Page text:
Mike Wilson
Administrator
In reply to this post by radhakrishnan.mohan
Sort of. The mentioned bug affects cases with streaming modes
together with scriptSessionTimeout < 60s, which is not what I am
suggesting for your use case.
I will not reply to this topic again until you answer the questions
I sent in my previous mail. Please respect that the help given on
this list is offered in other people's unpaid time. Make sure you
do your homework, or pay someone to do it for you.

Mohan wrote:

> http://dwr.2114559.n2.nabble.com/DWR-Reverse-Ajax-works-as-mes
> saging-td
> 6245322i20.html
>
> http://directwebremoting.org/jira/browse/DWR-503
>
> These are the two threads that seem to be about the same question.
>
>
>
> Mohan

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Re: Ping browser

radhakrishnan.mohan
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Re: Ping browser

radhakrishnan.mohan
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Re: Ping browser

Mike Wilson
Administrator
In reply to this post by radhakrishnan.mohan
Right, so you are protecting state associated with the session and
not the page. That means that you can't invalidate the user's login
as soon as the Reverse Ajax connection is terminated because this
happens at every page navigation. The page you are leaving closes
its Reverse Ajax connection and the next page opens up a new
connection.
Thus you need to give the user's system time to load the next page,
let its Javascript execute, which will restore the Reverse Ajax
connection. That's why you need to think in timeouts, and picking a
too short timeout would log out users with slow systems on page
navigation. I would be hesitant to choose a timeout below 60s and
definitely not below 30s.

If you want to use a shorter timeout then you need to hack your
page so the user will never navigate away from it, ensuring that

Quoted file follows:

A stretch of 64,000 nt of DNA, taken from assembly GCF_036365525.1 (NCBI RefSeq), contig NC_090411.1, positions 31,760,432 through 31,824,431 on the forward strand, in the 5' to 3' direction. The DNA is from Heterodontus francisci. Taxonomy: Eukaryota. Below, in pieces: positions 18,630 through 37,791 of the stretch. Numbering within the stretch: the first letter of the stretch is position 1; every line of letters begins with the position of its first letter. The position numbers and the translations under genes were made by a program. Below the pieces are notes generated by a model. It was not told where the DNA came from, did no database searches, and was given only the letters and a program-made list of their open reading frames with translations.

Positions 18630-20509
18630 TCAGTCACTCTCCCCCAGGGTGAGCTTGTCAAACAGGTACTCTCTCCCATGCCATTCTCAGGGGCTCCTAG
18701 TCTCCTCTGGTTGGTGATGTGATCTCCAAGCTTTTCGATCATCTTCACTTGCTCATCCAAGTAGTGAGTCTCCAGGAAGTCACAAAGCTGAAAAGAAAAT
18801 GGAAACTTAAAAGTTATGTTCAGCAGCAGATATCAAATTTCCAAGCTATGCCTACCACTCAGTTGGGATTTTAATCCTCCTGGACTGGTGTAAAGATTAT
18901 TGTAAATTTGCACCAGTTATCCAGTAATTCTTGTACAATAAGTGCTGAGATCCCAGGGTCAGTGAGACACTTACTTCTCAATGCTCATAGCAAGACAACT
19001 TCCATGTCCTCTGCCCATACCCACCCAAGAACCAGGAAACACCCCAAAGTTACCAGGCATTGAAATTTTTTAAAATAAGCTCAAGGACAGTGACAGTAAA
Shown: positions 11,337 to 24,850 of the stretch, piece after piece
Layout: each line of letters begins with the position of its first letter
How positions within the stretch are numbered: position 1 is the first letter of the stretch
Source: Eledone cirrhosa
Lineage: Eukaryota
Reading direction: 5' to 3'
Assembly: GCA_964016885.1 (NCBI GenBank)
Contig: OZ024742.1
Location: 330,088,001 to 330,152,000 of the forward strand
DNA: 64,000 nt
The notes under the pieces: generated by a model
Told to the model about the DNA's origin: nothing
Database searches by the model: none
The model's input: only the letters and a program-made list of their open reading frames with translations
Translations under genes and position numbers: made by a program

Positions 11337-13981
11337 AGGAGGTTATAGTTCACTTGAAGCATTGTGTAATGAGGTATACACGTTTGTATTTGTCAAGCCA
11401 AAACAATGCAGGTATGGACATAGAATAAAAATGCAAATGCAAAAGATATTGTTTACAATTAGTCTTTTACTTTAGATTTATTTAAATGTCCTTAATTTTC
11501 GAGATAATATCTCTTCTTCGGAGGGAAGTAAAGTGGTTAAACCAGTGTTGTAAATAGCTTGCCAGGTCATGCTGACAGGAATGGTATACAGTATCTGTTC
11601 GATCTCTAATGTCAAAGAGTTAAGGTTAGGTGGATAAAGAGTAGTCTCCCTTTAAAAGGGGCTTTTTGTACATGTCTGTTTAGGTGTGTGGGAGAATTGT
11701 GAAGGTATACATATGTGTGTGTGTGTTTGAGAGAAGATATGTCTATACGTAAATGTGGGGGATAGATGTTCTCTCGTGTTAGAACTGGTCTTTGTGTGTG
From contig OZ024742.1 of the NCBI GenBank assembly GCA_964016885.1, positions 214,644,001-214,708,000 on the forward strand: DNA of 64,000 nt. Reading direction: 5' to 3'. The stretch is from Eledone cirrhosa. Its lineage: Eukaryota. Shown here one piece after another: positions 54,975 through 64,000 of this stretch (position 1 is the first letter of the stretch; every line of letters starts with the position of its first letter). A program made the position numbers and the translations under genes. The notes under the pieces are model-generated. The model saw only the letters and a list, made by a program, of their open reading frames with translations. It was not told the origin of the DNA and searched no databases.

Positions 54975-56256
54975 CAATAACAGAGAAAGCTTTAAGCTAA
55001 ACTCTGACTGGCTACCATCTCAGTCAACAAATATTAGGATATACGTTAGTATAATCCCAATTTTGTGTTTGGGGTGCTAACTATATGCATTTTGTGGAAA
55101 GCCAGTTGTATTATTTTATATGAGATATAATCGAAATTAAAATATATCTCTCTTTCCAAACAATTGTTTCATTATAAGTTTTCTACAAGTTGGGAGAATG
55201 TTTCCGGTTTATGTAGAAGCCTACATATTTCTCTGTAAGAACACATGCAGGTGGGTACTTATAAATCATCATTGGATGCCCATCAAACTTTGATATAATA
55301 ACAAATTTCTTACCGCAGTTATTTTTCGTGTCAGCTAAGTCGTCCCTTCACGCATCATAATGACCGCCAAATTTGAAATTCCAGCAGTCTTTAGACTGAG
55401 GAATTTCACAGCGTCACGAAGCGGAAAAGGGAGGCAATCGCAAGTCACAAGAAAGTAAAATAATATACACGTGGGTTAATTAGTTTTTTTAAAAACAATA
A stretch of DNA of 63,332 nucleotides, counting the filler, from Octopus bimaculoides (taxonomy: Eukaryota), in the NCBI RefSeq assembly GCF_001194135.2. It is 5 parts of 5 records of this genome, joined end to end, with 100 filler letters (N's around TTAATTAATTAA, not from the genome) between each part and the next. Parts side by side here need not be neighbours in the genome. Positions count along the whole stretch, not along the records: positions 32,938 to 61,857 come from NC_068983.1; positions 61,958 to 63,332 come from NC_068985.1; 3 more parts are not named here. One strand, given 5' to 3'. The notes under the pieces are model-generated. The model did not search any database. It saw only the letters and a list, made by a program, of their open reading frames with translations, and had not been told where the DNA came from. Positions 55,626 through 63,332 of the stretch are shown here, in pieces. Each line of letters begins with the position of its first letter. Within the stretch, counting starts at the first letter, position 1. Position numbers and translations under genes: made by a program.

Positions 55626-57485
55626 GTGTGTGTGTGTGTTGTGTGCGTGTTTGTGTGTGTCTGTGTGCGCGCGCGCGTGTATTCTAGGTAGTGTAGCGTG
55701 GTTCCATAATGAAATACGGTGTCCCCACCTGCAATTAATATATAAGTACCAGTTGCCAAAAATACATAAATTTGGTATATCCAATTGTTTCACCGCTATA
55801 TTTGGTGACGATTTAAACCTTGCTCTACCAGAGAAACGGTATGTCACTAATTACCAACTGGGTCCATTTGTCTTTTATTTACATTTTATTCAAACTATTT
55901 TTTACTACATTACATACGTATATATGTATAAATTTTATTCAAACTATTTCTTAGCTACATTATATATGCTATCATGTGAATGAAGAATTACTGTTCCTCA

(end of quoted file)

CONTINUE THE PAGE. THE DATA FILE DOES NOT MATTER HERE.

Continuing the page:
the heartbeat logic doesn't have to be restarted. One way of doing
that is using frames, where you put the heartbeat stuff in a top
frame that is never reloaded, and then let the user navigate between
different pages inside a child frame.

Nothing of what I have written above is specific to DWR but is
rather general web development knowledge. That is why I am
asking you to do your homework and think about how your use case
should actually work before trying to configure DWR in various
ways that probably don't make sense in the end.

So I repeat:

Your best and easiest solution is to
1) Find a timeout which is long enough to don't risk that your
   slowest users are logged out on page navigation or refresh.
2) Configure your HttpSession invalidation timeout to this value.
3) Let your pages use a JavaScript heartbeat to keep their session
   alive. This could be done through an explicit DWR no-op call,
   implicitly through DWR Reverse Ajax in Polling Mode for any
   timeout value, or through DWR Reverse Ajax streaming modes (if
   the timeout >= 60s due to bug DWR-503).

Mohan wrote:

> I understand that I could extend JSESSIONID's validity.
>
> 1) Obviously you want to protect something in your system, by
>    restricting access when the browser disappears. Are you talking
>    about protecting a standard user login, or something else?
>
> I am trying to protect our bank's user who uses the site. Closed or
> crashed browsers should not reinstate cookies or caches. But sometime
> they do. So we want a new design in addition to cookies.  
>
>
> 2) When a user gains access to the page, is his access only valid
>    for this page load, or can he navigate over multiple pages and
>    still have access? Does he still have access after hitting
>    refresh (F5) on the current page?
>
> Users navigate to many pages after logging in. Pages refreshes don't
> log the user out.
>
> Thanks.